Overall, 2017 saw the Government making it clear that home buyers will no longer be at the mercy of real estate developers, and putting various measures in place to ensure that housing supply syncs up with demand and pertinent projects are developed. There are doubtlessly some teething troubles – some of them very obvious - in implementing and executing the new policies and reforms. However, they have made a deep impact even now, he said.
Agrees Rohit Gera, managing director, Gera Developments Pvt Ltd and VP Credai Pune Metro, through RERA, the government made delivery to the customer a priority and simultaneously ensured that developers who earlier could launch a project with virtually no capital now require financial strength and capability before entering the business. This led to a cleaning up and weeding out of fly-by-night operators whose sole objective was to prey on hapless home buyers. The introduction of GST will further streamline the supply chain of developers and bring many small-time contractors and vendors into the GST net.
Impact of GST on property market
According to Sandhir, it is difficult to quantify the exact impact of GST on property prices. While developers will be able to avail input credit on goods and services bought and used during the construction process, we will have to see if they will pass this benefit to home buyers. GST is nevertheless expected to benefit affordable housing. The new tax regime is expected to keep real estate costs low for the affordable housing segment, thereby making it cheaper.”
2017 a buyers’ market; limited new launches keep prices in check
The year also saw limited new projects hit the market as developers’ shifted focus towards completing existing projects, so much so that not many new launches took place even during the festive season.
According to statistics shared by Anarock Property Consultants Pvt Ltd, at 94,000 homes, the number of new units added across seven leading cities in the country over the first three quarters of 2017 dropped by half from a year back. In fact, 97,000 units were launched in the first quarter of 2016, which was higher than that launched in all three quarters of 2017 so far.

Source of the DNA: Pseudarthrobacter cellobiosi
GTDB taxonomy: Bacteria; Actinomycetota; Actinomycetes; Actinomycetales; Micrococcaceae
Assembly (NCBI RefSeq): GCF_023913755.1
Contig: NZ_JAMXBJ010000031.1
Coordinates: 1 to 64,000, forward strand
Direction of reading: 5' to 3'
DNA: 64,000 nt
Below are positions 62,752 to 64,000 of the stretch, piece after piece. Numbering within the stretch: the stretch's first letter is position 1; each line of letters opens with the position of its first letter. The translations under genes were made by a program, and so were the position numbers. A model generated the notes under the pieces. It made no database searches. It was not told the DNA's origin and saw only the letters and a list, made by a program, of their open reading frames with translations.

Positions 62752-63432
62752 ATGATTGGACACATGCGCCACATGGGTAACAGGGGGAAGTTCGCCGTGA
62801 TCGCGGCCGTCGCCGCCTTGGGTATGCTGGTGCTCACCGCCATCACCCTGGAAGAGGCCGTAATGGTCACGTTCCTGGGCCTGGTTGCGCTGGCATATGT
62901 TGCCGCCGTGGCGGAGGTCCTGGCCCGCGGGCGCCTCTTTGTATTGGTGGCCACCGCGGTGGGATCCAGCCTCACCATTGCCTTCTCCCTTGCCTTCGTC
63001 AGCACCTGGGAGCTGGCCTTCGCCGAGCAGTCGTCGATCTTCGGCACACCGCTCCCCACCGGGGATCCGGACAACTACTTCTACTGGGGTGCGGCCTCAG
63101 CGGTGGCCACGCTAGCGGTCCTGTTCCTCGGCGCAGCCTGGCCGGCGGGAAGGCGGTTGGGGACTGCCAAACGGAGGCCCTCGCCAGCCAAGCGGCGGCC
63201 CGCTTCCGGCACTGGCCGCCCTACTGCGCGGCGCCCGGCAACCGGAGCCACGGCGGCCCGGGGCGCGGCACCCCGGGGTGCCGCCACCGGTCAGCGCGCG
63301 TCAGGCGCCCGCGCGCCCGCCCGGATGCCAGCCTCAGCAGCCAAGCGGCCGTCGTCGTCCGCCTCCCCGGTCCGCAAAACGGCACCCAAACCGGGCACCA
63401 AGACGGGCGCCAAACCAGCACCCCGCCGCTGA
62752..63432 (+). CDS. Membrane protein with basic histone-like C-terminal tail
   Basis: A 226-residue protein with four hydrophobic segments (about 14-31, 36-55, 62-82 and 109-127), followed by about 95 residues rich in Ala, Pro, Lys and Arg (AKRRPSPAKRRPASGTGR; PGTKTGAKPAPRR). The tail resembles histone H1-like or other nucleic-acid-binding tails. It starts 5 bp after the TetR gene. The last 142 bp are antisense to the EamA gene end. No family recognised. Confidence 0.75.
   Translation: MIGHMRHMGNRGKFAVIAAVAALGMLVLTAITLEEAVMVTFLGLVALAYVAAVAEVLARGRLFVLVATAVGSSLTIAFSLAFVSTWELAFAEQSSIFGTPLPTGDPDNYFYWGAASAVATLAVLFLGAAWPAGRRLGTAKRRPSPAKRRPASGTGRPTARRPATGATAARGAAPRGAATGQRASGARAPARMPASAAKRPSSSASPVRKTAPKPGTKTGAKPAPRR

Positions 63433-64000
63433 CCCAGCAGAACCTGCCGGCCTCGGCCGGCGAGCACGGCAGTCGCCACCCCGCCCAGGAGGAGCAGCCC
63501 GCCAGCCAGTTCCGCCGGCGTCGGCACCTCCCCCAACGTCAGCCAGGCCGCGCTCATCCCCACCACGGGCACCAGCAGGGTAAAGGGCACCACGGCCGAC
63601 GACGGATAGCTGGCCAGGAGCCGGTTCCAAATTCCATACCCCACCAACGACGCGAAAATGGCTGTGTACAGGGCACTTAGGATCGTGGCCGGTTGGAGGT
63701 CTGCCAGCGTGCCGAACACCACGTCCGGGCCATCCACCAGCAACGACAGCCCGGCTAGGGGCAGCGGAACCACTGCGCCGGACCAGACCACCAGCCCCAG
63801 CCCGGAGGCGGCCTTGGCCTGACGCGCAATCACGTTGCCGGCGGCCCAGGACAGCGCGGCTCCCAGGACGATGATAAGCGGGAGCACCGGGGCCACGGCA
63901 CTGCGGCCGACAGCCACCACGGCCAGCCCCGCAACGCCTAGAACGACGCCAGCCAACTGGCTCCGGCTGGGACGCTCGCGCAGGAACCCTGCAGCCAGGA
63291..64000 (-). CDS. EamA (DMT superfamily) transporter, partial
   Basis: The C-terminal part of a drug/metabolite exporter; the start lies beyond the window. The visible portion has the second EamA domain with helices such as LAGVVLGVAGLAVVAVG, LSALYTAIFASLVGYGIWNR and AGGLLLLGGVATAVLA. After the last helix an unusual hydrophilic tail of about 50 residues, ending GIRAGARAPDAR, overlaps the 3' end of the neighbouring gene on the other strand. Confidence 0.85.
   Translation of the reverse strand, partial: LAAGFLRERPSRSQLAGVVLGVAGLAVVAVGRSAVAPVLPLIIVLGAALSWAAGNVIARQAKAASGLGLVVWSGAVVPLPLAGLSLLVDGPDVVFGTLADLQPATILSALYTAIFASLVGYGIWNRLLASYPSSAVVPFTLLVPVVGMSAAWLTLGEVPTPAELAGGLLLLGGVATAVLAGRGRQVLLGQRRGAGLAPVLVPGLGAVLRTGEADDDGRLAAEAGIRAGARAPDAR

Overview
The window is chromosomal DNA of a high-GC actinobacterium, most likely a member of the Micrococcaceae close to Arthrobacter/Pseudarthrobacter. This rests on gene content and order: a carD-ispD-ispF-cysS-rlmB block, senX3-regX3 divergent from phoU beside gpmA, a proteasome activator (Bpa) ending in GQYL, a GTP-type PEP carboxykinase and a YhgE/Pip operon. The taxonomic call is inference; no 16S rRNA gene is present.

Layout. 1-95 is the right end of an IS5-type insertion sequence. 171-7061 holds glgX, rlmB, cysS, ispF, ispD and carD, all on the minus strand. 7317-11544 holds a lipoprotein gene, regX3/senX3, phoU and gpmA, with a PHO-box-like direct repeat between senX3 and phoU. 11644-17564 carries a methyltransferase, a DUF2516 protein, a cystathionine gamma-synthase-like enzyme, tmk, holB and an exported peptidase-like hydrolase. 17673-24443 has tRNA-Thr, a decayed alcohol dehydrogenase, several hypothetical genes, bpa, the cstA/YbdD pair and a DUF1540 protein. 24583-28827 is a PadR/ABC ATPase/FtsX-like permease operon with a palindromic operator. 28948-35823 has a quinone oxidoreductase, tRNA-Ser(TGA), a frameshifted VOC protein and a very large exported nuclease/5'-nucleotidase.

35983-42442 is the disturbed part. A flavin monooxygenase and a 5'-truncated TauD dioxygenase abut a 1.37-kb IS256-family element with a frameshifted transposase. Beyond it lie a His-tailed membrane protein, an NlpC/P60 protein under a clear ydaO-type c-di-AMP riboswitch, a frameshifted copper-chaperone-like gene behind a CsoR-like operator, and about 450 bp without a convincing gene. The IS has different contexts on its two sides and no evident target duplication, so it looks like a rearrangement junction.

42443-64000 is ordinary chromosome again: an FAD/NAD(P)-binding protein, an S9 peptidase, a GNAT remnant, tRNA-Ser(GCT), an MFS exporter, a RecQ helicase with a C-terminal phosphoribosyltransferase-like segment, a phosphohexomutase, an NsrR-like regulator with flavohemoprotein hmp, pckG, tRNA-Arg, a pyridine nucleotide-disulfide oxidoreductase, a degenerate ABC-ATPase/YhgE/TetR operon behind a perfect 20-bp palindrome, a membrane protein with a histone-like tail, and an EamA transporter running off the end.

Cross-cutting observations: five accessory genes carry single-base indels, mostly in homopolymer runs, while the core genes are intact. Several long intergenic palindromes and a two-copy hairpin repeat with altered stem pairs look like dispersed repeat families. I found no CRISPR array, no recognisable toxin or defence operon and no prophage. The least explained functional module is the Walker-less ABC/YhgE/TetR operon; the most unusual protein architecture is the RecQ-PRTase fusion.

Unsold units in top 7 cities of India declined by 8 per cent between the third quarter of 2016 and the third quarter of 2017. This decline was primarily due to restricted new launches amidst the green shoots of sales recovery. The cities in South India recorded a higher decline in unsold inventory as compared to the other cities, primarily due to strict control on new launches and the dominance of end-users in these cities.
Unsold inventory decreased by 22 per cent, 18 per cent, and 16 per cent in Hyderabad, Chennai and Bengaluru respectively between the third quarter of 2016 and the third quarter of 2017. NCR and MMR, which account for around 55 per cent of total unsold units across top 7 cities as of the third quarter of 2017, witnessed a mere 6 per cent decline in unsold units between the third quarter of 2016 and the third quarter of 2017, the report said.